Many people think hydrogen is the key to the future. However, Ulf Bossel of the European Fuel Cell Forum says the "Hydrogen economy is a structure of mind, which has no backing by physics. " To explain why, here are a few quotes.
hydrogen has to be compressed or liquefied for handling, it has to be distributed, and then reconverted back to, guess what, electricity. That means electricity derived from hydrogen has to compete with its original energy source, electricity. If you go through a hydrogen chain, you find that after the fuel cell only 25% of the original electricity is available for use by consumers. A hydrogen economy is a gigantic energy waste.He then goes on to say "compressed air has [an efficiency of] 75%, flywheels perhaps 80% and Lithium-ion batteries about 90%." In other words, hydrogen is by far the most inefficient energy storage technology discussed in the interview. Think about that for a second. The relatively cave man like technology of compressing air is 3 times more efficient. THREE TIMES!!! Yes, there is energy density problems so it's not exactly proper to compare the two. However, air powered cars that travel 70 mph (range 50 miles, more if traveling slower) are being sold in Europe. And the potential energy storage capabilities of batteries is much much greater. If the battery problem is solved then gasoline will be a slow and cumbersome technology. I will post more on that later. Ok we are getting off topic, back to hydrogen...
Quotes on scales of power:
Using hydrogen for all public air and road transport in Germany, it would take the power output of about 400 nuclear power plants plus enormous amounts of water. You need nine kilograms of water to make one kilogram of hydrogen. The Rhine river and all other rivers would be dry in the summer because the water is used to make hydrogen.Every river in Germany would run dry? That is a LOT of water to power just one country. And just to drive the point home:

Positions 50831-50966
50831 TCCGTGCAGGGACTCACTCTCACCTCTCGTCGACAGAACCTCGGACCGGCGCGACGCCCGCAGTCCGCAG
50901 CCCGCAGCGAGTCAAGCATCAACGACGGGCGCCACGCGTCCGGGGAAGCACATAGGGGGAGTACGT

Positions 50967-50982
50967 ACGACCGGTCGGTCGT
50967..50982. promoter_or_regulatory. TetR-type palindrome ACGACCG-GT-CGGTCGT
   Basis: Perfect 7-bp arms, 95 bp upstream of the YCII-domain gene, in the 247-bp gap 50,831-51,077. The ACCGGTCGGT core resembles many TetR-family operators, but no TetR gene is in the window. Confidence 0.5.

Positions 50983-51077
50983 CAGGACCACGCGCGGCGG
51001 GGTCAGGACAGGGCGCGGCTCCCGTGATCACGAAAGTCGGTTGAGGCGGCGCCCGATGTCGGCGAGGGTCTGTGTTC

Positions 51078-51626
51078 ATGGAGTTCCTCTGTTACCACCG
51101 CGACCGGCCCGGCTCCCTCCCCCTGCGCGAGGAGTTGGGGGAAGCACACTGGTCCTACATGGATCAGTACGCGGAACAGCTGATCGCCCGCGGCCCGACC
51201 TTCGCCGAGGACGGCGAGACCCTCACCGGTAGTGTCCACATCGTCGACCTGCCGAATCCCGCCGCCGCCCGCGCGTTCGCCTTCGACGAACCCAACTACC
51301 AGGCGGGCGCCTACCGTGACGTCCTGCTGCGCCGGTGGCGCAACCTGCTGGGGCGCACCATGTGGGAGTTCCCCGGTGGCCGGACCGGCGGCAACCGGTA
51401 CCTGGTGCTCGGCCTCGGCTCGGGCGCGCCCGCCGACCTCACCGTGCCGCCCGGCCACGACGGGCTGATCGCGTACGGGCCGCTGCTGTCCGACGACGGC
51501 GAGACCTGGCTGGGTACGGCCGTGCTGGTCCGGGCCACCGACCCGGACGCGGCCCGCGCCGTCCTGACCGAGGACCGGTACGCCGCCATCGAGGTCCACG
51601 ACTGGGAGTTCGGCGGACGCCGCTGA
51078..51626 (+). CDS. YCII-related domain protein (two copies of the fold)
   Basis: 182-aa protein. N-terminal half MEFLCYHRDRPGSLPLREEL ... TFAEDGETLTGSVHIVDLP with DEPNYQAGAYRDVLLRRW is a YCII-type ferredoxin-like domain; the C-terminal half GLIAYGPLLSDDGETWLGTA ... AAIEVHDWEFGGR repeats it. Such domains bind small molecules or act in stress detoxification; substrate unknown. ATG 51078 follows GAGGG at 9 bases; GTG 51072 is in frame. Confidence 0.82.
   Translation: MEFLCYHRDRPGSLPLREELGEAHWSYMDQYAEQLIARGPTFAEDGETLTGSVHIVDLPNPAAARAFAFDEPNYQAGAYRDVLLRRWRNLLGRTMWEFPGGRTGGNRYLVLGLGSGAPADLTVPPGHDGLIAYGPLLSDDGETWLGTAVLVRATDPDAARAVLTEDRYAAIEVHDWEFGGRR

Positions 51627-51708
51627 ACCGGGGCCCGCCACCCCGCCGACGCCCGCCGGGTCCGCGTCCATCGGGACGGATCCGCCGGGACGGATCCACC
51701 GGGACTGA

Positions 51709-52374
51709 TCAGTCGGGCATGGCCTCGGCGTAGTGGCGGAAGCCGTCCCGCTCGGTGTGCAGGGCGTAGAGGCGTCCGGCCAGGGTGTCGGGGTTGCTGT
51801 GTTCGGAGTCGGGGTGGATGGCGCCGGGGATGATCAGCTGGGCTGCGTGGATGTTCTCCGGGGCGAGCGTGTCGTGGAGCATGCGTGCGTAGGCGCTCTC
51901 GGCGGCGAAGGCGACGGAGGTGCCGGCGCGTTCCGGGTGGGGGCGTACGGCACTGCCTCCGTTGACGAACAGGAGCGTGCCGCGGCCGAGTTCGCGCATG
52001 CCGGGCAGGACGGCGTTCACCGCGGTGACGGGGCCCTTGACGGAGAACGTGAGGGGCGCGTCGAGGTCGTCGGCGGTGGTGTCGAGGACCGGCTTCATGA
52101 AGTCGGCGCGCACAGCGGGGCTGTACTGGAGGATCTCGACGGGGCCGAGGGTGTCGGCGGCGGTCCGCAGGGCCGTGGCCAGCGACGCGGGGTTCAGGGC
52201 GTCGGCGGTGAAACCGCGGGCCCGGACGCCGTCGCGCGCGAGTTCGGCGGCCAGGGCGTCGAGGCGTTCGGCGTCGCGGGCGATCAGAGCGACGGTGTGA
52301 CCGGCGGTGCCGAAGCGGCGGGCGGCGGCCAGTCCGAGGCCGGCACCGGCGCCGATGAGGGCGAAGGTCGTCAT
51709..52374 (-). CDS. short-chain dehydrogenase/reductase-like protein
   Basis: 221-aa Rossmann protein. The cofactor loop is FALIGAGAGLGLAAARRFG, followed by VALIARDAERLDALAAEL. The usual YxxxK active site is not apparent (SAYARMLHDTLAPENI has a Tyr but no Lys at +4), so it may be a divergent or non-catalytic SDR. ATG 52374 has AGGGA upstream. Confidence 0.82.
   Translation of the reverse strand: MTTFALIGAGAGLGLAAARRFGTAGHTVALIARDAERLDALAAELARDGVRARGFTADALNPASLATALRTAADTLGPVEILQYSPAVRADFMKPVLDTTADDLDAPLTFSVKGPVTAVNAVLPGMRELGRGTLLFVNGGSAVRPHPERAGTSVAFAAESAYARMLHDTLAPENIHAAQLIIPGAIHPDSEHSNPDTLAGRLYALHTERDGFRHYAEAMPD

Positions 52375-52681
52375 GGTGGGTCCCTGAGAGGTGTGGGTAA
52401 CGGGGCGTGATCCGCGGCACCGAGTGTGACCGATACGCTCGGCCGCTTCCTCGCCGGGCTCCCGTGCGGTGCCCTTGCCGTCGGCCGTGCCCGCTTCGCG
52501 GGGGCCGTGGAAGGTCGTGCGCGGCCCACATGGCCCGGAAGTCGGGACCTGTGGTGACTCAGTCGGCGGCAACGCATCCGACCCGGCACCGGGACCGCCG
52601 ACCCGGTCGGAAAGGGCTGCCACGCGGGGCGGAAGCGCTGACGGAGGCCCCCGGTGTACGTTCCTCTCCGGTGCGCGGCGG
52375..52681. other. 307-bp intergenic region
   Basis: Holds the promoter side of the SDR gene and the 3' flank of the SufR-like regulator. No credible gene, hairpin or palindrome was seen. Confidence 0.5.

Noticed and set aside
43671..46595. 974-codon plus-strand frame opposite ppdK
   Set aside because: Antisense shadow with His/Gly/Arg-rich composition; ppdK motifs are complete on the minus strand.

Without the slightest doubt, the technology for a hydrogen economy exists or can be developed in reasonable time. Also, hydrogen is an appropriate energy carrier for particular niche applications, or it may become an important medium for electricity storage with reversible fuel cells. But hydrogen can never establish itself as a dominant energy carrier. It has to be fabricated from high grade energy and it has to compete with high grad energy in the marketplace. Hydrogen cannot win this fight against its own energy source.It seems Dr. Ulf Bossel feels the hydrogen economy is a joke and batteries are the key. So what does Robert Rapier, a chemical engineer at big oil, think?
Physics is eternal and cannot be changed by man. Therefore, a "Hydrogen Economy" has no past, no present and no future. The road to sustainability leads to an "Electron Economy".
Well on his blog titled R-Squared Robert Rapier says:
I was recently asked what kind of cars we would be driving 100 years from now. Without hesitating for a second, I replied “Electric cars.”And he confirmed Ulf Bossels findings in the comments of his blog as well.
Considering AC Propulsion's tzero does 0 to 60 mph in 3.6 seconds, and the Tesla does 0-60 in 4 seconds then the only thing that's holding us back is batteries. The good news is there is tremendous room for improvement for battery technology. Solid state batteries, Super caps, and carbon nanotube batteries all have tremendous potential. (more on that later) Unfortunately this area isn't a hotbed of federal funding and R&D. Yet for some reason hydrogen is being aggressively funded. The dissonance between the politicians and the scientists is often comical.
TheWatt- Interview with Ulf Bossel - Hydrogen vs Electron Economy
TheWatt- Podcast with Ulf Bossel
"Intelec '05" - On the Way to a Sustainable Energy Future
R-Squared - Cellulosic Ethanol vs. Biomass Gasification
R-Squared - Electric Car Breakthrough?
MSNBC - Car runs on compressed air, but will it sell?
JOSEPH J. ROMM (Former Principal Deputy Assistant Secretary US Department of Energy), The Hype about Hydrogen
Salon, Just say no, to hydrogen If we're serious about stopping global warming, hybrid cars make a lot more sense than a hydrogen future, says Joseph Romm, a former Clinton administration energy official.
Physorg caught on to the news:
Physorg, Why a hydrogen economy doesn't make sense, 15:44, December 11, 2006
Bossel, Ulf. “Does a Hydrogen Economy Make Sense?” Proceedings of the IEEE. Vol. 94, No. 10, October 2006. (PDF)
And so did Robert Zubrin, an aerospace engineer and president of Pioneer Astronautics:
Robert Zubrin, "The Hydrogen Hoax," The New Atlantis, Number 15, Winter 2007, pp. 9-20.